BERLIN • Chinese artist Ai Weiwei said on Monday his plan to create a Lego artwork could go ahead as donations of the bricks poured in from fans after the Danish company refused his bulk order on political grounds.
The maker of the children's toy caused a social media uproar when Ai said it had refused to supply him directly as it "cannot approve the use of Legos for political works".
Ai is China's most prominent contemporary artist. He helped design the Bird's Nest stadium for the Beijing Olympics and his work has been exhibited worldwide, but he has also run afoul of communist authorities.
He used the bricks to create portraits of well-known prisoners of conscience such as Nelson Mandela for an exhibition at Alcatraz prison in the United States last year, and intended to create a Lego artwork for a show in Melbourne, Australia, later this year.
After his appeal for bricks online, numerous fans have offered to give him their Lego blocks.
"The Internet is a place that is sort of like a modern-day church," he said. "You go to church and complain to the priest about your suffering and everyone in the community can share in it and perhaps find a solution," said the artist at a press conference in Berlin arranged on his guest professorship at the Berlin's University of the Arts.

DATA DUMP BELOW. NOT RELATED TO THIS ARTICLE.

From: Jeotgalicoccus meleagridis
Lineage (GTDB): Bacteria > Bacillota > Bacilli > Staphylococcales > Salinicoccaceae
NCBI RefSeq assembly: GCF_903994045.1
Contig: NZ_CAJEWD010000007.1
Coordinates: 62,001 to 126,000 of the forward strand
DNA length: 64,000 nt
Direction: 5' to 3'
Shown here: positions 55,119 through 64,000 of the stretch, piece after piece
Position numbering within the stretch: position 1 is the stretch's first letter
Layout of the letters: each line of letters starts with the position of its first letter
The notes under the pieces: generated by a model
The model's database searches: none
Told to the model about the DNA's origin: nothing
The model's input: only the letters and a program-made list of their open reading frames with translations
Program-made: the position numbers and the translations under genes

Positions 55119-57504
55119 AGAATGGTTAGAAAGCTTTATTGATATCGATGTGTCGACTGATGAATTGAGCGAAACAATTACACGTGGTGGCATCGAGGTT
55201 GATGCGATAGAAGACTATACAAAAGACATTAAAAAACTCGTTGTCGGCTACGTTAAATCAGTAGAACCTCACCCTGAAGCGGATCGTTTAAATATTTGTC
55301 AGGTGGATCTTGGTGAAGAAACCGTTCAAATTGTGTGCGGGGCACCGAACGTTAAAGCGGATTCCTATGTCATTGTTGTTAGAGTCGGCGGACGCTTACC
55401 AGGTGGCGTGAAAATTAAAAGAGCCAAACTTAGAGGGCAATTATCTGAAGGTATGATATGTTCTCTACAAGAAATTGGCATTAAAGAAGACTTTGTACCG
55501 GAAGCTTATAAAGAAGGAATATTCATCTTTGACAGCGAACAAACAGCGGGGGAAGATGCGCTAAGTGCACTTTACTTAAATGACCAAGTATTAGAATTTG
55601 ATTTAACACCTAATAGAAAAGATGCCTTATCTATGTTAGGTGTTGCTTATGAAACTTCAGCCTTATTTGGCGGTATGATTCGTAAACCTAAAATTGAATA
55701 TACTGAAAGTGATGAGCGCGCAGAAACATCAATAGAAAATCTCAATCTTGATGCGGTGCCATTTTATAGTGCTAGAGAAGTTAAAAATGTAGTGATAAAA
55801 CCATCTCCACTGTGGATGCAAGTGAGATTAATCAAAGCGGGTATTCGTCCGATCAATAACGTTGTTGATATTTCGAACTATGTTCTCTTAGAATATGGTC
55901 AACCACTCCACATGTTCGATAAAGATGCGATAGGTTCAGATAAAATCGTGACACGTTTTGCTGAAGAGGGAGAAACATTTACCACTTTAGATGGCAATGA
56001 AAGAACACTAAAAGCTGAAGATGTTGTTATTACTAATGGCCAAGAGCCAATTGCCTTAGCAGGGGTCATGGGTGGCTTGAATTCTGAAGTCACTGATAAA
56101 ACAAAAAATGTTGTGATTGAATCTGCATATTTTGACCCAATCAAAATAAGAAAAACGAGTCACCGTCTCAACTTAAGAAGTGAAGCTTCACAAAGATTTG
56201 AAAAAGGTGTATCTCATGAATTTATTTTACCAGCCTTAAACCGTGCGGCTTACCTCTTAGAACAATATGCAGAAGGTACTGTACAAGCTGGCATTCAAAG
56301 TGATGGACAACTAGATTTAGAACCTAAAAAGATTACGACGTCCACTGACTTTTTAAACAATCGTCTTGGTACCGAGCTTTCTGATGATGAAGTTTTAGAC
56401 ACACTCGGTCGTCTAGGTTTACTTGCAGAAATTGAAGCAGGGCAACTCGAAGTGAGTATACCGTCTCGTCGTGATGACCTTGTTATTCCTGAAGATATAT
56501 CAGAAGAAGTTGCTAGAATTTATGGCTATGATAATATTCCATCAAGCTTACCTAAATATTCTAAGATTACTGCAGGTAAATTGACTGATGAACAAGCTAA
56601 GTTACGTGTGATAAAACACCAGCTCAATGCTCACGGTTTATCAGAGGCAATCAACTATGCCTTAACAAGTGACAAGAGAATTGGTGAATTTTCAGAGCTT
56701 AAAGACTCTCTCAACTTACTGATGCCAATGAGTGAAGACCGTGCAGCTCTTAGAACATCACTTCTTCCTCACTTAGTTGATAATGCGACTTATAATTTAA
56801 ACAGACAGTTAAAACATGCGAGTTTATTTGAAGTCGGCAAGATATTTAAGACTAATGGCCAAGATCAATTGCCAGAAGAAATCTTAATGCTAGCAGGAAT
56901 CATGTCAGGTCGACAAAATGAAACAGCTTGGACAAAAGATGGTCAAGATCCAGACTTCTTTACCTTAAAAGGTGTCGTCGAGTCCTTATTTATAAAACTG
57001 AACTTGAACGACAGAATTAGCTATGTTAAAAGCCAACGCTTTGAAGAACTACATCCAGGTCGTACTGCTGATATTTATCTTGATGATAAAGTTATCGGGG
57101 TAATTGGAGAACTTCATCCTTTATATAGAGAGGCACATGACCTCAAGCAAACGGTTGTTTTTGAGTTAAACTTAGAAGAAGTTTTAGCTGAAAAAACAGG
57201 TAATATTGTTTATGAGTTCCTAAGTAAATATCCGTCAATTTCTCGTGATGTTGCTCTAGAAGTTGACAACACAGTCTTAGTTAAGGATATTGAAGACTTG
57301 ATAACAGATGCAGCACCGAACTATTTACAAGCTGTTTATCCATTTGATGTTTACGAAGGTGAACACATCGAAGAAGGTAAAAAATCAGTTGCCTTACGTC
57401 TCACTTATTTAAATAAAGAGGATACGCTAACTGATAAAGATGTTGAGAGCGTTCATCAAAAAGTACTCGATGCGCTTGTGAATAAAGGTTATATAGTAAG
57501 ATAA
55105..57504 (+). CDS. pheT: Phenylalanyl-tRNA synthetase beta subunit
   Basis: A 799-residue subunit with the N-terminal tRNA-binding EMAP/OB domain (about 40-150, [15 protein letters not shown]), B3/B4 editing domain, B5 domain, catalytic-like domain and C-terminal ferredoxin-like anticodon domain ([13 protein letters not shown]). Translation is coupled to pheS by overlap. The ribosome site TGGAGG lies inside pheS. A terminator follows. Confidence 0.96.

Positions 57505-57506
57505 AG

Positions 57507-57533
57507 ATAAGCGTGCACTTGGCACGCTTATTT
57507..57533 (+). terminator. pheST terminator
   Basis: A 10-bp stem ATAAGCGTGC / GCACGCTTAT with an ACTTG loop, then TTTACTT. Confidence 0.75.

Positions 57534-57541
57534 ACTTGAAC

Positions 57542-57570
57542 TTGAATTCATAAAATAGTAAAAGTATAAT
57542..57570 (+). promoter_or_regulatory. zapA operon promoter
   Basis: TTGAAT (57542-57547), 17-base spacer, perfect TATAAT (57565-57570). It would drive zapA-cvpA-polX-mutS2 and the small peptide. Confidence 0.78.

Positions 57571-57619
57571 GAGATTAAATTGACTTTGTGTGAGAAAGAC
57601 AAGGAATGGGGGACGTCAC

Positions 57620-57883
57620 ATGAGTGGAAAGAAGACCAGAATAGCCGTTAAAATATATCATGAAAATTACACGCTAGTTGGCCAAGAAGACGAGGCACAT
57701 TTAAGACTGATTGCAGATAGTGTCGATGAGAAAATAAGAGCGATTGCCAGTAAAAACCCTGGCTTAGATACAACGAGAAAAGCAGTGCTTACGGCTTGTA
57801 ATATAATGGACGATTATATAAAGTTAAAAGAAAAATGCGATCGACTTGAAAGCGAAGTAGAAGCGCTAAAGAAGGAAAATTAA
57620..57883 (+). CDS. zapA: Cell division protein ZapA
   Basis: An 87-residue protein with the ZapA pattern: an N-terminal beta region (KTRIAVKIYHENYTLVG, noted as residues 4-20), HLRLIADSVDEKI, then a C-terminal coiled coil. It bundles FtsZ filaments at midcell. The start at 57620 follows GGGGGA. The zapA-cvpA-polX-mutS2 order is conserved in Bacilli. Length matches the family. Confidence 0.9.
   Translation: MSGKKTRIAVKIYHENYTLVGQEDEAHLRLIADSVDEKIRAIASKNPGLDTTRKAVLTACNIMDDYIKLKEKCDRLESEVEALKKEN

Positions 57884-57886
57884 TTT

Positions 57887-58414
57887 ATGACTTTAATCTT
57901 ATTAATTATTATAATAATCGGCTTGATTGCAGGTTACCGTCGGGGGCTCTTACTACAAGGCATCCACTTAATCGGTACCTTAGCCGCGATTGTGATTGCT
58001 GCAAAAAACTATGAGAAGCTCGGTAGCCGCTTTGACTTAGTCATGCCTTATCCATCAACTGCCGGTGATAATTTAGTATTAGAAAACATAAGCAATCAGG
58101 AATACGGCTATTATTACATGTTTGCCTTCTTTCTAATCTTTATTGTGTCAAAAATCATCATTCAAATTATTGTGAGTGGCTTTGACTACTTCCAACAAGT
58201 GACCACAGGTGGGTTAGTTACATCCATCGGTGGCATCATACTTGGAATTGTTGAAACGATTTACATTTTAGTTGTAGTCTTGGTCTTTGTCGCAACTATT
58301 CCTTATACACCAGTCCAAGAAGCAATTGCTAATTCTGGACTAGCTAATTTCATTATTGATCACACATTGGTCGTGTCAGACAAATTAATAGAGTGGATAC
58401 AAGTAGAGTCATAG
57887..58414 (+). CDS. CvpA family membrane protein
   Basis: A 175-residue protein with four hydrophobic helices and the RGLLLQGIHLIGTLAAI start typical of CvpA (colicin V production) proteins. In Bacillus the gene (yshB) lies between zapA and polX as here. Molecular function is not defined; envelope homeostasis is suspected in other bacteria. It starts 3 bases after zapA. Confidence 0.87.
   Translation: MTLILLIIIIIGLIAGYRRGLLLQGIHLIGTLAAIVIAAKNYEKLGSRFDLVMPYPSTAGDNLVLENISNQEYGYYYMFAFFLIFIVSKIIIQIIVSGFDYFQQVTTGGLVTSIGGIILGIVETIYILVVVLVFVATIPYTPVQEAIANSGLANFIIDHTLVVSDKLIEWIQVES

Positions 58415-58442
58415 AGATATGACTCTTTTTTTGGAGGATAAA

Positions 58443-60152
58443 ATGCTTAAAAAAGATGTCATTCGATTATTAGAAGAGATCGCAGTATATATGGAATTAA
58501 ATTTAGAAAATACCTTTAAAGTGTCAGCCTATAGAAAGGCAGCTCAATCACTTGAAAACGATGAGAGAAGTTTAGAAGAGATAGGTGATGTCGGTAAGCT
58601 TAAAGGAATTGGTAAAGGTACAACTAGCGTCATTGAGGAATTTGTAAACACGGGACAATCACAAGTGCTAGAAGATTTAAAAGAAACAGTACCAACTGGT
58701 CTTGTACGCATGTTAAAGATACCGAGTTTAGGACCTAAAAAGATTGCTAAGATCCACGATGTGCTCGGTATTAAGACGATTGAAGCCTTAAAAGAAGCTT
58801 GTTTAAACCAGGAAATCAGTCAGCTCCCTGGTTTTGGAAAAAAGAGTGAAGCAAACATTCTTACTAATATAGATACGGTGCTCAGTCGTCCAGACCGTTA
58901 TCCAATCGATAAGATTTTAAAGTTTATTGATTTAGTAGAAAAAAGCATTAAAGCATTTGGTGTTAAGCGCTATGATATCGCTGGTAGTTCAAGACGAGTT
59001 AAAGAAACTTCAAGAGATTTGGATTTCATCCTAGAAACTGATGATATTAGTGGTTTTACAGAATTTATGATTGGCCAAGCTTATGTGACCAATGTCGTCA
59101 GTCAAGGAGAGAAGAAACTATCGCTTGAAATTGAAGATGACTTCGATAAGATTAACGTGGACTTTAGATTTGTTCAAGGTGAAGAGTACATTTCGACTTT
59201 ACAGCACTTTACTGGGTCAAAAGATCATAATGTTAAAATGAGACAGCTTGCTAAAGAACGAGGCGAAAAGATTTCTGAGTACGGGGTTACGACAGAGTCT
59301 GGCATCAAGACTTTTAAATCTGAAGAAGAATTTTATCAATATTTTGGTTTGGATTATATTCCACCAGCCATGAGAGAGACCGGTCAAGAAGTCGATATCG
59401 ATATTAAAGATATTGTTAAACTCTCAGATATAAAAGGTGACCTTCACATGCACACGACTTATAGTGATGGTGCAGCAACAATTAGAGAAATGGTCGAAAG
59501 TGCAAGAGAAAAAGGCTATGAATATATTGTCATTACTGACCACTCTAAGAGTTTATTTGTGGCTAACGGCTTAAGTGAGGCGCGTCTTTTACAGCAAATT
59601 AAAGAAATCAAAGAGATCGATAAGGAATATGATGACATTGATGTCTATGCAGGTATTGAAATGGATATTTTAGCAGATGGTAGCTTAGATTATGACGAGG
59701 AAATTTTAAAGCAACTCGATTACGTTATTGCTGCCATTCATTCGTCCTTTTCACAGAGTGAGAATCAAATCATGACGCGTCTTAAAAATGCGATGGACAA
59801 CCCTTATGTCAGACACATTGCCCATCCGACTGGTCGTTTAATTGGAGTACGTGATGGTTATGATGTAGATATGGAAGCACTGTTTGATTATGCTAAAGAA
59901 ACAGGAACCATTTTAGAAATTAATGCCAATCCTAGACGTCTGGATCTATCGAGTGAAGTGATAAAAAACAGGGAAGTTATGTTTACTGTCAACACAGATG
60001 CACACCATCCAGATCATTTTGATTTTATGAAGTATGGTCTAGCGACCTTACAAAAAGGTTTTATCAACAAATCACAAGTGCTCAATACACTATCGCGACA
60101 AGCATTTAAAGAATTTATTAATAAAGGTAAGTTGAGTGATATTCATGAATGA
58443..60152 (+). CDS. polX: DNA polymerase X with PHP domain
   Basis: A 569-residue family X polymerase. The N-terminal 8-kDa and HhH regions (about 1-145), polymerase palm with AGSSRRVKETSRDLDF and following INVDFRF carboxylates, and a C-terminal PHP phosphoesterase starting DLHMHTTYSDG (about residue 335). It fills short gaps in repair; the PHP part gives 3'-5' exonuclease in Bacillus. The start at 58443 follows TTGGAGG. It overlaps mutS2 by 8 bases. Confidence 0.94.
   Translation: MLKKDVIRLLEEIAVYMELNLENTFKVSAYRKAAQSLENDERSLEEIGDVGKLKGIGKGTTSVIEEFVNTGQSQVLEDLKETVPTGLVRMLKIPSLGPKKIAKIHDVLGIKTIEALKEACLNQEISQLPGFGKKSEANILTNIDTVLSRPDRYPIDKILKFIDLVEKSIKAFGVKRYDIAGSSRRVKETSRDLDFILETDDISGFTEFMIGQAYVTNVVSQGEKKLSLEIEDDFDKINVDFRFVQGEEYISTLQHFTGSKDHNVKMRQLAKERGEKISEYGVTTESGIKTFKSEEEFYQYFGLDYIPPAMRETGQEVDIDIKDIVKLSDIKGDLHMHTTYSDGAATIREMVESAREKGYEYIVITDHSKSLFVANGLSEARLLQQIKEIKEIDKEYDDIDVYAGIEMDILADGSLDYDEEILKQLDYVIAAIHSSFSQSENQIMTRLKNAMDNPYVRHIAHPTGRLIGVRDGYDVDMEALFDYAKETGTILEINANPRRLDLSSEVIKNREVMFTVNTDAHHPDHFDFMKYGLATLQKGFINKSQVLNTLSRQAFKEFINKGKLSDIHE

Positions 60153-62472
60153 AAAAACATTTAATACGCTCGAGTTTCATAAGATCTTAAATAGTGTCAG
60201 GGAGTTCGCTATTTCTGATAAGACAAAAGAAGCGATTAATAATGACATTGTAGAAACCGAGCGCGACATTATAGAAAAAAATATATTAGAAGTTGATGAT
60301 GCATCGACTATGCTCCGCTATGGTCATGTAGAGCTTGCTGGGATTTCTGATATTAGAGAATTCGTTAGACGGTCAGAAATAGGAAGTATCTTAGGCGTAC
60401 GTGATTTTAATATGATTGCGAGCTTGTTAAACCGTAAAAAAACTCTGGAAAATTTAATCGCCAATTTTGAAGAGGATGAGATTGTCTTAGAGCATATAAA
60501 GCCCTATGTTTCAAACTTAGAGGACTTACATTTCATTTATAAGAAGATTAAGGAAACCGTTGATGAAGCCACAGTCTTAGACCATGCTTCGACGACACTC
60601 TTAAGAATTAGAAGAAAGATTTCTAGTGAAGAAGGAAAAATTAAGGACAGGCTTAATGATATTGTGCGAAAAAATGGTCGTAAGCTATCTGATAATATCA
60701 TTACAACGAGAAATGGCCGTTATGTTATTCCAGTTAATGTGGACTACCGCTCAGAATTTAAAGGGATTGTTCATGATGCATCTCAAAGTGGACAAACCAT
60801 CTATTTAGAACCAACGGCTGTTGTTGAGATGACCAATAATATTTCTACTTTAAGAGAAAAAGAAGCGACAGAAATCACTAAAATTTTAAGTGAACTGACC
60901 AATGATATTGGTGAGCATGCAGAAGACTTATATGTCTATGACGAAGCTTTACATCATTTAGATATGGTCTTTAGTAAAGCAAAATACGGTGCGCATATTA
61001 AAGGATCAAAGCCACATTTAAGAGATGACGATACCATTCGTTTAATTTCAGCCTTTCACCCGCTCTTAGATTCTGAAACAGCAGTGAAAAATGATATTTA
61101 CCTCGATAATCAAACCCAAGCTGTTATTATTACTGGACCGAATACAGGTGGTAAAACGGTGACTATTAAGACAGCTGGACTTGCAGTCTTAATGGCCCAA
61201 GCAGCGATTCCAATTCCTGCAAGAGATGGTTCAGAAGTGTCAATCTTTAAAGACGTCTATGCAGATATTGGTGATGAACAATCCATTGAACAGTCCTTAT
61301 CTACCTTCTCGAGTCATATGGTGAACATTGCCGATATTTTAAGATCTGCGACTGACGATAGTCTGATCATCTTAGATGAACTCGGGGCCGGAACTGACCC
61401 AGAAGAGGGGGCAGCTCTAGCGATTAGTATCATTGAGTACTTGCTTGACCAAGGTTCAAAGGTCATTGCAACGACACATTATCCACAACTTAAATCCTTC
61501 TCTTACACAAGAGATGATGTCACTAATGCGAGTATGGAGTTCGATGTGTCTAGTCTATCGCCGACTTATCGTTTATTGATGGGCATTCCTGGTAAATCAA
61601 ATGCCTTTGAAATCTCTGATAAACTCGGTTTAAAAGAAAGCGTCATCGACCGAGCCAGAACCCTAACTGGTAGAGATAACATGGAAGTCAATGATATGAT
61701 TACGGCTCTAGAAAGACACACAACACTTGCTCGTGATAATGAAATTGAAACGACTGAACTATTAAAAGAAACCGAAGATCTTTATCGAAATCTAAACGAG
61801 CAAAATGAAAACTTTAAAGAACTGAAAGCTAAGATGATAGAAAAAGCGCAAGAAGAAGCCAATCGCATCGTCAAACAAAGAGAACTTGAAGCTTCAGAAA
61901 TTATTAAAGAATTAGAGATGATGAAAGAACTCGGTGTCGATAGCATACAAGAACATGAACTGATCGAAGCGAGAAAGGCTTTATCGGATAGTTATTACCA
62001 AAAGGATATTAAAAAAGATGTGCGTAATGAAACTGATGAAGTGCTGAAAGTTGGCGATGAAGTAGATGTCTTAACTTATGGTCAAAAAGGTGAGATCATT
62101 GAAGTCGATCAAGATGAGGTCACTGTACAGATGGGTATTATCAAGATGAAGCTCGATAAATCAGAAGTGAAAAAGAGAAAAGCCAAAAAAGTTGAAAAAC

To a tweet from a fan who wrote: "I am taking a Lego brick to @aiww's London exhibition and leaving it there", Ai - whose exhibition is on at London's Royal Academy of Arts - replied on Twitter: "Every one (is) precious".
A post on his Instagram account on Monday also said: "Ai Weiwei has now decided to make a new work to defend freedom of speech and 'political art'. Ai Weiwei Studio will announce the project description and Lego collection points in different cities."
His Instagram account also shows a picture of Lego bricks in a toilet bowl with the caption "Everything is awesome", the theme song of the 2014 blockbuster Lego movie.
One supporter posting on Twitter told the manufacturer: "Your execs need to go watch the @TheLEGOMovie and think about what they've done." Another said: "I'm picturing a Lego sculpture of a giant Lego character shooting itself in the foot."
Ai, 58, also pointed out that Britain's Merlin Entertainments, which owns and operates Legoland theme parks, announced plans for a facility in Shanghai last week during a visit by Chinese President Xi Jinping to Britain.
Lego's parent company Kirkbi owns a 30 per cent stake in Merlin.
Lego spokesman Roar Rude Trangbaek told Agence France- Presse that the company refrains "on a global level from actively engaging in or endorsing the use of Lego bricks in projects or contexts of a political agenda".
But he added: "We respect any individual's right to free creative expression and we do not censor, prohibit or ban creative use of Lego bricks."
Ai has been targeted by the Chinese authorities for his advocacy of democracy and human rights as well as other criticisms of the government.
It is not the first time that Lego has rejected a proposal on the grounds of political context, reports say.
A Lego set of the four female members of the US Supreme Court was rejected by the Lego Ideas project, which allows members of the public to suggest new products, according to US radio network NPR. The company's Acceptable Project Content says projects related to "politics and political symbols, campaigns or movements" will not be accepted because they "do not fit our brand values".